All week, Glenn Beck has been very torn over the showdown between the federal government and supporters of Nevada cattle rancher Cliven Bundy because his anti-government views make him inclined to side with Bundy and his supporters, but he cannot bring himself to do so because some of Bundy's supporters seem very intent on fomenting a violent conflict with the government.
On last night's television broadcast, Beck brought David Barton onto the program to discuss the situation and dispute the anti-government activists who are justifying their calls to take on the federal government by likening the Nevada standoff to the beginning of the American Revolution in 1776.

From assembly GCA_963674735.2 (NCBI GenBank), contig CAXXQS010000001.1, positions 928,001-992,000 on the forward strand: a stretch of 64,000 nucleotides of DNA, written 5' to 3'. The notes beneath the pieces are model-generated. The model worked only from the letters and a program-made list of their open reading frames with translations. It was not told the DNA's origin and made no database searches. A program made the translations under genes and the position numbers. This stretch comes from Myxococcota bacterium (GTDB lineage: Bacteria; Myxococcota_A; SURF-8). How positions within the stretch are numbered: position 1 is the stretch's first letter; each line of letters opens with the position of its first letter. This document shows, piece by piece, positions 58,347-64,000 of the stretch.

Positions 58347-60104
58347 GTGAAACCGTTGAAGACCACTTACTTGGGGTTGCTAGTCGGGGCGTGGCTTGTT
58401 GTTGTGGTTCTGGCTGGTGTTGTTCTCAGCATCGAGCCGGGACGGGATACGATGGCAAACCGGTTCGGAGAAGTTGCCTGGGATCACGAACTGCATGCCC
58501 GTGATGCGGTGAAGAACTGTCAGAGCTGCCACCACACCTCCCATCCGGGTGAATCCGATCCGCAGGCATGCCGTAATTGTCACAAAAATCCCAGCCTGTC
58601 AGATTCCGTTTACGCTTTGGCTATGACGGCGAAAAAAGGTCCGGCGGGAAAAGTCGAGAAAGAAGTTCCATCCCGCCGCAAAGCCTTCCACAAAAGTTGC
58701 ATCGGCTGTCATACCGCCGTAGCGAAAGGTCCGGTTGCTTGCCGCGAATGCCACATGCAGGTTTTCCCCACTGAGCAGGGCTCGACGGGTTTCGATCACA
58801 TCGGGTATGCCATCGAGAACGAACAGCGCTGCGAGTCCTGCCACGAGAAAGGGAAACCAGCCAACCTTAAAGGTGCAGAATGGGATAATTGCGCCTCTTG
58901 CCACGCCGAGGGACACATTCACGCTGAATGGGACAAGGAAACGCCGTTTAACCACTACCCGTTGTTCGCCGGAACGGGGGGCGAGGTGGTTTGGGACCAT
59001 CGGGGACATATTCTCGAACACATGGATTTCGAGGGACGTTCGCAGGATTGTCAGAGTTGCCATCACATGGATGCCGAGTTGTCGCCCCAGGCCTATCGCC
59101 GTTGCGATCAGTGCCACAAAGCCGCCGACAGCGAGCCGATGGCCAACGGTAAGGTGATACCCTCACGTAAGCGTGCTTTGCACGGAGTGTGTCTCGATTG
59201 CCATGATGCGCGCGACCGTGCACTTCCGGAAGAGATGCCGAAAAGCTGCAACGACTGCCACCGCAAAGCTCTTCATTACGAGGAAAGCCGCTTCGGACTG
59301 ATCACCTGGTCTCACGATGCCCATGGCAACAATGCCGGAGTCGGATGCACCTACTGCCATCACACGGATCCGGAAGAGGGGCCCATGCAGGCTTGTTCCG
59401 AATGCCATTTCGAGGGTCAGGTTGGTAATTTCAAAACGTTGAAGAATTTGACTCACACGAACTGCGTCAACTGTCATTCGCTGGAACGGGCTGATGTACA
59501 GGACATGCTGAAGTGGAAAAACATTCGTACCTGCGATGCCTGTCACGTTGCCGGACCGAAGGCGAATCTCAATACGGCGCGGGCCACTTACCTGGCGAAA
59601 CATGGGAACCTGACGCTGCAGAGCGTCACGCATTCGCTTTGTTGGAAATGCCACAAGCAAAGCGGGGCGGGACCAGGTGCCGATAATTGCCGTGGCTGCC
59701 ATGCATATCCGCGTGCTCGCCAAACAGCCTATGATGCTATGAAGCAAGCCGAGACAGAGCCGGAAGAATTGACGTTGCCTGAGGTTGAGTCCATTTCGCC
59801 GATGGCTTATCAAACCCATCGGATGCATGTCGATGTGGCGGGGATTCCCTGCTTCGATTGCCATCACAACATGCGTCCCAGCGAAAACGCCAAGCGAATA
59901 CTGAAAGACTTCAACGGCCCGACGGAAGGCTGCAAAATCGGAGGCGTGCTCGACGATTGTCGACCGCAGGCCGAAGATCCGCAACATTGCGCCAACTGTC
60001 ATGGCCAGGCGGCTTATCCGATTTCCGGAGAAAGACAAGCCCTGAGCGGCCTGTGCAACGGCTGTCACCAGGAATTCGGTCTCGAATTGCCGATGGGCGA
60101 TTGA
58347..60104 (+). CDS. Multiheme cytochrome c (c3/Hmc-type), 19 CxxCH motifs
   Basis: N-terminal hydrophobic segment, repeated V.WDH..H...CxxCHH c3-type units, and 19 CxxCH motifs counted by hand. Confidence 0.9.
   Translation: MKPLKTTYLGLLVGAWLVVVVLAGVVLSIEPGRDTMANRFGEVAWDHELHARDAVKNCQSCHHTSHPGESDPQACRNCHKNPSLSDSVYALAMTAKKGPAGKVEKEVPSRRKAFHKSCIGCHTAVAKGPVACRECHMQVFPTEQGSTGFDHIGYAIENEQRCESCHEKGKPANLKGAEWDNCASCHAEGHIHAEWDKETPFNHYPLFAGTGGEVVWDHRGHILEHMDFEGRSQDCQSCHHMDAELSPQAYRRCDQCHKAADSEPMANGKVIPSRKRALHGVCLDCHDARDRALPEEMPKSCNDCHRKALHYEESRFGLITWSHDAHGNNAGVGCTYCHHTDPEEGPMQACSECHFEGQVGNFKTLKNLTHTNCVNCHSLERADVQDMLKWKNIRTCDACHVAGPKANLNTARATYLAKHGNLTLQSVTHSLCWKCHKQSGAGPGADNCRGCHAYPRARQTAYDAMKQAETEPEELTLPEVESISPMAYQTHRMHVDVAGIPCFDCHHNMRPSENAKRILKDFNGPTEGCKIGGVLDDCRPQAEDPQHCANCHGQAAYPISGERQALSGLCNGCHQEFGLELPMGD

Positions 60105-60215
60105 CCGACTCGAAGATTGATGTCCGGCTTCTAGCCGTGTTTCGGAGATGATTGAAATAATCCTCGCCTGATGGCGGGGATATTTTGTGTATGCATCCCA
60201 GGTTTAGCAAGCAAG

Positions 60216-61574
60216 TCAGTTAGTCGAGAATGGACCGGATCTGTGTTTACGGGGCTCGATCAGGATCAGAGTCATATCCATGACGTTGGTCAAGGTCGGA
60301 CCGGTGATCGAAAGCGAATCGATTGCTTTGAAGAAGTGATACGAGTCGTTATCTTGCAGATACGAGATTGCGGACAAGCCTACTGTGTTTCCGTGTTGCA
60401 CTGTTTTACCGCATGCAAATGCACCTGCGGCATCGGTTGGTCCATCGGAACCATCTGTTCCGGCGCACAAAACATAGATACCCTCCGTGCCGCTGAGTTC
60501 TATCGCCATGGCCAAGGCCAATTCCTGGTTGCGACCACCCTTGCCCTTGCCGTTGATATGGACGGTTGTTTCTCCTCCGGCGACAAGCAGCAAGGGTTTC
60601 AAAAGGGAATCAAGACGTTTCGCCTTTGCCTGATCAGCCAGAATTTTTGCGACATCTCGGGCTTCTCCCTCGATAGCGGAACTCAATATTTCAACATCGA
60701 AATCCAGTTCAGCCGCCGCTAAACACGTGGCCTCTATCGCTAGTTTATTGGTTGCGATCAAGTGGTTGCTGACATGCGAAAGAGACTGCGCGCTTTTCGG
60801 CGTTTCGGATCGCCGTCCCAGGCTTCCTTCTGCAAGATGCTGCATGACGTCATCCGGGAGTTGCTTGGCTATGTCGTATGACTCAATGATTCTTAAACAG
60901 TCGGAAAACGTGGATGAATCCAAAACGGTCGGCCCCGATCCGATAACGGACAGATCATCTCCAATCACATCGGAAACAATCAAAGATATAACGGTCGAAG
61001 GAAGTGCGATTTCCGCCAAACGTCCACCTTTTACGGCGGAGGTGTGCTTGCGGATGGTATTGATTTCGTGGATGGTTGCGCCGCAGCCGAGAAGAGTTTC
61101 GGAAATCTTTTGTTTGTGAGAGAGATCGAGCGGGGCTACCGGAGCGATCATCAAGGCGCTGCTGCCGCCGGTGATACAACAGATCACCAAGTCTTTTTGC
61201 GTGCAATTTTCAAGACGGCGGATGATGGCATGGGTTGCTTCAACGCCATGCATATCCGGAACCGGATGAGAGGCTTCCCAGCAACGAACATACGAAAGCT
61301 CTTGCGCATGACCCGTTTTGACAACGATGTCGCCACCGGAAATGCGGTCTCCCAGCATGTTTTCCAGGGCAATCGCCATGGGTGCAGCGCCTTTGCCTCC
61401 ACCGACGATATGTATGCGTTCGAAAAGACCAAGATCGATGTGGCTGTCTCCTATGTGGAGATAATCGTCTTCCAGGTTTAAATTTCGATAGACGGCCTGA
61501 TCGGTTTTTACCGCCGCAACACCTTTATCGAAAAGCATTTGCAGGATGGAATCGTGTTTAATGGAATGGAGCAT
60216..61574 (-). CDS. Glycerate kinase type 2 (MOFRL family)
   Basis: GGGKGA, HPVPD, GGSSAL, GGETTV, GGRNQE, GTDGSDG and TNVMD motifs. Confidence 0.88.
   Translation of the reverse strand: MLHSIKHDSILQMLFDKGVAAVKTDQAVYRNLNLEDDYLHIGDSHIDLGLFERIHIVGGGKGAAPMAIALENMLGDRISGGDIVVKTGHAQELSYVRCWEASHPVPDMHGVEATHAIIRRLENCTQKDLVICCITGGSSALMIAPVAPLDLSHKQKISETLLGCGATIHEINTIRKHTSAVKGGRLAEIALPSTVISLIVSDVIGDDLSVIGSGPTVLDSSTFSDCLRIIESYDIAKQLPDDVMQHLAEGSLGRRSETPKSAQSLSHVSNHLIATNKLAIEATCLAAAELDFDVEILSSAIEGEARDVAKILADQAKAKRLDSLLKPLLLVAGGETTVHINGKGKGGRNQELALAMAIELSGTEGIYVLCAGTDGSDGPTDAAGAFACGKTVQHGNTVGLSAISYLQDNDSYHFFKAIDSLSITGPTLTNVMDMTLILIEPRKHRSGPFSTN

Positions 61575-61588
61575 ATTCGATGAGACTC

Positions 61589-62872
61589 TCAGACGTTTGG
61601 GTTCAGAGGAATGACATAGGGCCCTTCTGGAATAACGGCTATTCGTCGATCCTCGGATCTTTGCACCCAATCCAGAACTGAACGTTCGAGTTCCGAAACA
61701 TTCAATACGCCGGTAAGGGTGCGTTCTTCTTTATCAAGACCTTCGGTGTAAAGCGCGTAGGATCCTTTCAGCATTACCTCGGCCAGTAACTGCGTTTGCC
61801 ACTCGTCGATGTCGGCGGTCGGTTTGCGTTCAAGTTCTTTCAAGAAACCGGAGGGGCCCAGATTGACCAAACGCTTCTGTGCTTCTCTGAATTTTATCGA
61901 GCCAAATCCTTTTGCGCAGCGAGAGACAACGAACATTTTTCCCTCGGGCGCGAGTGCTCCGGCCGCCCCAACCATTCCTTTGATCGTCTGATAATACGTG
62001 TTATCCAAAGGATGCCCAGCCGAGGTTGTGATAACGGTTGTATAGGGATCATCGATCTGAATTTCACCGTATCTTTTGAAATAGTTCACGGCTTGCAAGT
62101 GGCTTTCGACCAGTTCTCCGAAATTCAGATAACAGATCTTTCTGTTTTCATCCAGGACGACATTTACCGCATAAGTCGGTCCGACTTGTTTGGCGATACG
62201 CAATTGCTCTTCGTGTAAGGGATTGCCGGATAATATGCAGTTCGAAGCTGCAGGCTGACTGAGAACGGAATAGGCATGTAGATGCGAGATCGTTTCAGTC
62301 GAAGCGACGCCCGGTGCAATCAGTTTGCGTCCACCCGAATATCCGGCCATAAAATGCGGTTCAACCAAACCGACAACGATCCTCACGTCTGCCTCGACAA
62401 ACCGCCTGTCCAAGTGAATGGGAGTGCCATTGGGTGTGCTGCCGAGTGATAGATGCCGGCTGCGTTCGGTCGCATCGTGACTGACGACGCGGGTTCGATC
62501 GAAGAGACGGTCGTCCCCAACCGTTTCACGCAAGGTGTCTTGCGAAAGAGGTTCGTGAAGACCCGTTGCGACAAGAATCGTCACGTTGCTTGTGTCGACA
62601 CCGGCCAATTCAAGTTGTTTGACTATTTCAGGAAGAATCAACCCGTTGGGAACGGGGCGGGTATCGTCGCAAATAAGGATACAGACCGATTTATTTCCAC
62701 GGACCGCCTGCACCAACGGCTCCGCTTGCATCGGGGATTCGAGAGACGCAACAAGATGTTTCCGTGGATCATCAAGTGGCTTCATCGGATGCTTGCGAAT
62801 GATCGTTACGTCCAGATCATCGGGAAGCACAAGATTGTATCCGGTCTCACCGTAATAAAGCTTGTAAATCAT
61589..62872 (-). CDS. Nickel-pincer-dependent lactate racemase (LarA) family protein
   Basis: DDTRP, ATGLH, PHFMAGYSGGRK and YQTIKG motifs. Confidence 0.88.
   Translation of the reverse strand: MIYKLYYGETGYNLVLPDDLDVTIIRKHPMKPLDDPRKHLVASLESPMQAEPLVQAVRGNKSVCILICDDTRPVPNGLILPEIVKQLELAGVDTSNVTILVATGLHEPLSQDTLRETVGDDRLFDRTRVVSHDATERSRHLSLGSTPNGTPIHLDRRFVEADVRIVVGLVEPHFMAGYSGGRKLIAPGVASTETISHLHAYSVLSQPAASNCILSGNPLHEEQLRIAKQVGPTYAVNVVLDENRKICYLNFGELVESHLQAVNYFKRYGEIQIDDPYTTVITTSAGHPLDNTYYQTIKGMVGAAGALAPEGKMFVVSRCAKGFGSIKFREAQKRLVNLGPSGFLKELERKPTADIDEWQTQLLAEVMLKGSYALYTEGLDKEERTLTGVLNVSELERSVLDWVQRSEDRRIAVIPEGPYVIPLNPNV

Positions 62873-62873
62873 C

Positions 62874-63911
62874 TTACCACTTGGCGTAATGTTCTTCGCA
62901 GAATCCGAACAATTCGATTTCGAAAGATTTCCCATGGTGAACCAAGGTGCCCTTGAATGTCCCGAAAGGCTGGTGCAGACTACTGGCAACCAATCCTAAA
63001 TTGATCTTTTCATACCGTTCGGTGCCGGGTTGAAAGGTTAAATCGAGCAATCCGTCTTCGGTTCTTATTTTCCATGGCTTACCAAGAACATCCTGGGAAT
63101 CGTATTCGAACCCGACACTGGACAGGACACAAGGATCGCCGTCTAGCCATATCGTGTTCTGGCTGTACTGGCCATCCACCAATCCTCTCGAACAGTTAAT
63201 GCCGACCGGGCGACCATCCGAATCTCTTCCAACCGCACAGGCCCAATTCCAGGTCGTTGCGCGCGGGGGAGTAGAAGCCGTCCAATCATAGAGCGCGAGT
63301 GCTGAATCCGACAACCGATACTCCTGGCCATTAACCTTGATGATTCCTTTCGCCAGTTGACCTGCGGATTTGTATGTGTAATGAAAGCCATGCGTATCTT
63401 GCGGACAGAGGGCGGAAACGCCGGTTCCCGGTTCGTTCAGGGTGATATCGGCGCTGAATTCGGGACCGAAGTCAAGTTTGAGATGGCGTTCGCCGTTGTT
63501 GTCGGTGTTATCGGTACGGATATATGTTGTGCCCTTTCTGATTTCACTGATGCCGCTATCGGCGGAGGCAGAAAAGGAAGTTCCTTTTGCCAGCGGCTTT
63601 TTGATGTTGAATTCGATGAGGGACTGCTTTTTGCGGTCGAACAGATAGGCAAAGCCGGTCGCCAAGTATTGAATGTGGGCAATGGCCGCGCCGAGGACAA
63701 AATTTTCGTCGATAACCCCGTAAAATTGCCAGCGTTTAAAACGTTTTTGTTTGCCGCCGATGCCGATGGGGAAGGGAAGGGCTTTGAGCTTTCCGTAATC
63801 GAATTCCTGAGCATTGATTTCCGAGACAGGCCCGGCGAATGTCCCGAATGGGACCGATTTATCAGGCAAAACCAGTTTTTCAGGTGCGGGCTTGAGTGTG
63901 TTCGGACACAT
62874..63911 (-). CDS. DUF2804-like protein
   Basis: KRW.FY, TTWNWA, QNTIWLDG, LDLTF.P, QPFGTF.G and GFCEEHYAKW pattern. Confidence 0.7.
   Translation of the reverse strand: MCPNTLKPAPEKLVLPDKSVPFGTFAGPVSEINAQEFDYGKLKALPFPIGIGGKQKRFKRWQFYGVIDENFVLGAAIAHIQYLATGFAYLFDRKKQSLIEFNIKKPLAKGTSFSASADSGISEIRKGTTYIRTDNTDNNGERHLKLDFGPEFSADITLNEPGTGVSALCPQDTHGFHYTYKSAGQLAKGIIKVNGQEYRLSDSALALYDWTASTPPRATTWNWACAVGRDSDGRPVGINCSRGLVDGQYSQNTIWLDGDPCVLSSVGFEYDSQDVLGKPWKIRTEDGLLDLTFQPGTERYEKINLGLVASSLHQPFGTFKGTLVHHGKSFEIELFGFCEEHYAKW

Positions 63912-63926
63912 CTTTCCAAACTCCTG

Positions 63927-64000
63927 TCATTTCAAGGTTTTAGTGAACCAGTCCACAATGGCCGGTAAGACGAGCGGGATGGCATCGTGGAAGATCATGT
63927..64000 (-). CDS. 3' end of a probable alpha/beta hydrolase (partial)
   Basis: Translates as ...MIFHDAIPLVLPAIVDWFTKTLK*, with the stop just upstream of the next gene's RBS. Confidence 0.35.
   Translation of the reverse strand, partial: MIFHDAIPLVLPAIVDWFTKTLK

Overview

"It's not even close to that," Beck said. Barton readily agreed, absurdly declaring that "when people say that, that proves to me they've been through a government education system that taught them lousy history":
The discussion of the ranch standoff was rather perfunctory as Beck changed topics and began heaping praise upon Barton's "The Founders' Bible" as an extremely important resource for addressing all of our contemporary political problems.
After Barton ran though his standard litany of lies about how various components of our society and government all came directly out of the Bible, Beck said that in reading the Bible cover-to-cover over and over again, he has become "amazed at how much a book of revolution that [it] really is."
"We disconnect this from politics," Beck said of the Bible, but "this gives us everything that we're supposed to know":